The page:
The first came in 2011 following the election of Republican Governor Rick Scott. Gov. Scott made it created suppressive voting efforts that affected the entire state regardless of race but had a higher effect on non-white voters as the minority in the state. The Scott administration reduced the number of hours during early voting and also created restrictions on registering Floridians to vote.[footnoteRef:10] This restriction required that organizations submit the new voter registration forms within 48 hours of the registration drive or program. This led to organizations like League of Women Voters and Rock the Vote to cease voter registration efforts in the state in fear of being fined for not meeting the 48-hour deadline.[footnoteRef:11] The main target of this law was young voters primarily those in college. The result of this was eighty-thousand less Floridians registered to vote in comparison to the 2008 presidential election. [10: Miami Herald ] [11: NY Times Voter Rule]
Under the leadership of Gov. Scott, the familiar voter purged reared its ugly head in the state of Florida again. This time the Justice Department blocked the state from purging voters because it violated the Voting Rights Act and the National Vote Registration Act.[footnoteRef:12] The protection of this legislation states that you cannot purge voters within 90 days of a federal election. However, during the time of litigation Republicans were able to register 128,039 new voters in comparison to 11,365 by Democrats.[footnoteRef:13] [12: Miami Herald 20112 Rick Scott ] [13: The Florida Times Union – Jax ]
The 2012 election was the greatest threat to the electoral process in the state of Florida for black voters. During the 2012 election the closing of polls early and precincts magically no longer serving as polling places is the minor fault of this election. At times voters were in lines for up to 10 hours to vote primarily in black cities and counties. The largest form of black voter suppression the state has seen occurred right before the 2012 election when Gov. Scott reversed a law that reinstated voting rights to former felons that committed nonviolent crimes. The state of Florida is only one of four states (Iowa, Kentucky, and Virginia) that permanently blocks the voting right of former convicted felons. This reversal negatively affected almost 200,000 Floridians – 23% of who were black. The 23% is an alarming number when only 13% of registered voters in the state are black. The ACLU has concluded that as of 2018 the state Florida has suppressed the votes of 1.5 million former felons.[footnoteRef:14] [14: ACLU Felons ]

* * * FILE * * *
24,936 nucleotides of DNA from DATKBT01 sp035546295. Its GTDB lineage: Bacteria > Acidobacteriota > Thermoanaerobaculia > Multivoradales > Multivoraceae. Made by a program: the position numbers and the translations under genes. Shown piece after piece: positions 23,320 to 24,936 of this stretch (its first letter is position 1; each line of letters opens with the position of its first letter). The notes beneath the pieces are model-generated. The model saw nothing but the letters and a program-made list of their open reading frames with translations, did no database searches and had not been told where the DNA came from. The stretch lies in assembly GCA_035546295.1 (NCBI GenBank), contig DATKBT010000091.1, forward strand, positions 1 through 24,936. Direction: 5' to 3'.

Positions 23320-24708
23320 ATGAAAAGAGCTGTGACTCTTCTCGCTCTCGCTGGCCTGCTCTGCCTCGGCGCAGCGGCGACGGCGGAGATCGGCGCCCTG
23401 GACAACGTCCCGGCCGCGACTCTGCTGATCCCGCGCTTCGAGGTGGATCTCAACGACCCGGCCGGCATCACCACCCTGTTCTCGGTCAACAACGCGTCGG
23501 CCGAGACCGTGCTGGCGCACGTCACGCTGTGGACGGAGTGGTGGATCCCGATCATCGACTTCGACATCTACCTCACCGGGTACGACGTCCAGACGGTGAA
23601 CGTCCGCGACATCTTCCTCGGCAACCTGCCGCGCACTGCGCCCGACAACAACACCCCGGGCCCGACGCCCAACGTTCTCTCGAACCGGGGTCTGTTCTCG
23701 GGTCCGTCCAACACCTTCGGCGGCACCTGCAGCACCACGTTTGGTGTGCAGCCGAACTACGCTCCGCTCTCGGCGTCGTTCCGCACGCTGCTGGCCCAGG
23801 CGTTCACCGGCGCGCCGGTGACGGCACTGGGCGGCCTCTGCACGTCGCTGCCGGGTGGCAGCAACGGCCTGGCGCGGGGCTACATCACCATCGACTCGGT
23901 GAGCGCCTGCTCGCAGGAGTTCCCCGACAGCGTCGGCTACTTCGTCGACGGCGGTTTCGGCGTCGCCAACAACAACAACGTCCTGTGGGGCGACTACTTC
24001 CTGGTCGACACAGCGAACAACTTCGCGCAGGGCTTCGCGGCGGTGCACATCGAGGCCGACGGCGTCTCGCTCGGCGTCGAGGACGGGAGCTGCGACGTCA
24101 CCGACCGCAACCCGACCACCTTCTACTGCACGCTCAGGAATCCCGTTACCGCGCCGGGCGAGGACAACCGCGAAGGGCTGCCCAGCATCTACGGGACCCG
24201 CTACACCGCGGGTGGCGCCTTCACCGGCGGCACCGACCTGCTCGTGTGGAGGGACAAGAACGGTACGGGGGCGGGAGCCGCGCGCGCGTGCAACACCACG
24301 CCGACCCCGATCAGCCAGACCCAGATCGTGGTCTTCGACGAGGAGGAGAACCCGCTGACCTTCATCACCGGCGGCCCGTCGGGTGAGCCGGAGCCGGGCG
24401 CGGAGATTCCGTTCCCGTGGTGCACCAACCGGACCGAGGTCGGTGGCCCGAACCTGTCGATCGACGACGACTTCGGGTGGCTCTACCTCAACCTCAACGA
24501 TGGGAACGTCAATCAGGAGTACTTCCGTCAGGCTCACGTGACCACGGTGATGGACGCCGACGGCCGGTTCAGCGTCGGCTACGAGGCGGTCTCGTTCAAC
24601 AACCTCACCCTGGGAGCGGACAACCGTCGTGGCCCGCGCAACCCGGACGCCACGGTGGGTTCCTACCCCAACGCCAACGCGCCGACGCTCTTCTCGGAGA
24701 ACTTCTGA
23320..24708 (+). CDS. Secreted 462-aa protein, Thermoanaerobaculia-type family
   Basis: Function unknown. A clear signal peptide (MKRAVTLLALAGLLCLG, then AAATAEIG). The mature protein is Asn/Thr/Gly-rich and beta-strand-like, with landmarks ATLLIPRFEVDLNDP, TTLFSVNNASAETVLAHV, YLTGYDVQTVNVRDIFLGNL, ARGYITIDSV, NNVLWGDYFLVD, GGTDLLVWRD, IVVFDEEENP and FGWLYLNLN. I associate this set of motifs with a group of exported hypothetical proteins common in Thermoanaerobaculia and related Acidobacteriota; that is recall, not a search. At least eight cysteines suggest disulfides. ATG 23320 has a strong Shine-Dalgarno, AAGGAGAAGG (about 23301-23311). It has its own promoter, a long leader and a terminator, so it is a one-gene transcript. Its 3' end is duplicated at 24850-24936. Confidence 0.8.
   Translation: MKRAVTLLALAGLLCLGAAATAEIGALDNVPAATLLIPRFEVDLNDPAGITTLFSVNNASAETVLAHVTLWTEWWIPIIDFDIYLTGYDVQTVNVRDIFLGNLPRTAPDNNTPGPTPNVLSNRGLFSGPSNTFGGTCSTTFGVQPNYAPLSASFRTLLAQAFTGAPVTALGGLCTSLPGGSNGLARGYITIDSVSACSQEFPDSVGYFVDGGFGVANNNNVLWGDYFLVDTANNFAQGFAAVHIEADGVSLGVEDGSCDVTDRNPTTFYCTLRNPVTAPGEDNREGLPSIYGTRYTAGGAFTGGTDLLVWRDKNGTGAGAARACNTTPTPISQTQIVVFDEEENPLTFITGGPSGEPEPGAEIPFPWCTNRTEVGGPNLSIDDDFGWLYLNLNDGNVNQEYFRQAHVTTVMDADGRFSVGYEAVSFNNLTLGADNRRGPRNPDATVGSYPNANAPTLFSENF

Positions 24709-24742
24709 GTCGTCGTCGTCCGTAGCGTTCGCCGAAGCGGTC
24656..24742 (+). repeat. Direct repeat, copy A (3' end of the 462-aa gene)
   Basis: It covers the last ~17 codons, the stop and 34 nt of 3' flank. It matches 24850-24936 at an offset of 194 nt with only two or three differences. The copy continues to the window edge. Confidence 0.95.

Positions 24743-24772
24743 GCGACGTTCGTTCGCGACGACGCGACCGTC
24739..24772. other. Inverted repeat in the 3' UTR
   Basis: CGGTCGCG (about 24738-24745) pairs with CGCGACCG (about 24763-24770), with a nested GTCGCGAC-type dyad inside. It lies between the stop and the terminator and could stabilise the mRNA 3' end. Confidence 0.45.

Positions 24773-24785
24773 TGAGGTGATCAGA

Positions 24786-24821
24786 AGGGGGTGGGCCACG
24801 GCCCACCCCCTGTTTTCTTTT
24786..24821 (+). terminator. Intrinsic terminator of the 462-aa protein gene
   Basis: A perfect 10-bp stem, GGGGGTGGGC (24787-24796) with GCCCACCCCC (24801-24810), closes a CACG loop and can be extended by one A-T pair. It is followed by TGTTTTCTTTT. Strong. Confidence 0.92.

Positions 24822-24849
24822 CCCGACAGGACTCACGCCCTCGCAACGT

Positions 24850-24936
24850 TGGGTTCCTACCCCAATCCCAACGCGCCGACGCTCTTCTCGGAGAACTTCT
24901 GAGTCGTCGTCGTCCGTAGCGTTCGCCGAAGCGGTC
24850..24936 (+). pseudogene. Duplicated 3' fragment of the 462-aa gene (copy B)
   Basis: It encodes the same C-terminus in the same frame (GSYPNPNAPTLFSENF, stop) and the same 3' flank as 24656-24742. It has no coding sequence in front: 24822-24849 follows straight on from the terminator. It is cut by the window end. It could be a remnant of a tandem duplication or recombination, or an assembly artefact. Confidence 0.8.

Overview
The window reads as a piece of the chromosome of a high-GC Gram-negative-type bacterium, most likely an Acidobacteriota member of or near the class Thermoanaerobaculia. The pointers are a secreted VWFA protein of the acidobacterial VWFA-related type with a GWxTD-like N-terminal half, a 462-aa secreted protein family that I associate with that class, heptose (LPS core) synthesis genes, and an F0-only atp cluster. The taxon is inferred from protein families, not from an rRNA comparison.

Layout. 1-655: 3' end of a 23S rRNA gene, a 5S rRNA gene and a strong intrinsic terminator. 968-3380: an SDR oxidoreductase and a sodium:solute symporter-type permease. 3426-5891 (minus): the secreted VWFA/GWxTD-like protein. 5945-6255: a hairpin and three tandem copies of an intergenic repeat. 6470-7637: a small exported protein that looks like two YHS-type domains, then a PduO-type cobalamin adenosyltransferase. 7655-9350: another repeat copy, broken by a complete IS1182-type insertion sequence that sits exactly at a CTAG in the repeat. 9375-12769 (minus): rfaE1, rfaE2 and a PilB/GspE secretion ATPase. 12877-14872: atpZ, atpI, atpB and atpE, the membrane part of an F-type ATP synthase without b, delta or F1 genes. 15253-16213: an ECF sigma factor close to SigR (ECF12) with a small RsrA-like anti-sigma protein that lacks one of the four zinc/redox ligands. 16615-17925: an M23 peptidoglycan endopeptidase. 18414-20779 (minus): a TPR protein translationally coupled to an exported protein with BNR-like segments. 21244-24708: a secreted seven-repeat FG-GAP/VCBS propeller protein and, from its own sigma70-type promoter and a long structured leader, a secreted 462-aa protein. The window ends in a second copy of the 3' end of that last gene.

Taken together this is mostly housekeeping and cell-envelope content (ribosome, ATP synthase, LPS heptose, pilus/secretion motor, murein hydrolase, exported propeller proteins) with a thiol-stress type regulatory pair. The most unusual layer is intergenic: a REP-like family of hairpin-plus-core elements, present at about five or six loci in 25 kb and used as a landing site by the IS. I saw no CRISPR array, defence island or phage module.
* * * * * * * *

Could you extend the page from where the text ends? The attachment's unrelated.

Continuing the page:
Following the 2012 election The Center for American Progress (CAP) analyzed that the state shortened the early voting period from 14 days to 8 days in addition to ending voting on the last Sunday before Election Day.[footnoteRef:15] The last Sunday before Election Day was when black churches across the state organized and mobilized their parishioners to get cast their ballots. As a result, there was a drastic drop of early voting by Black voters. Even with the program being non-partisan the Republican controlled Florida government thought to target this voter demographic because of their overwhelmingly support of Democratic candidates in the state and nationally. This analysis by CAP is a great transition to the response and action of the black church during this tumultuous period of black voter suppression in the state of Florida in the 21st century. [15: CAP]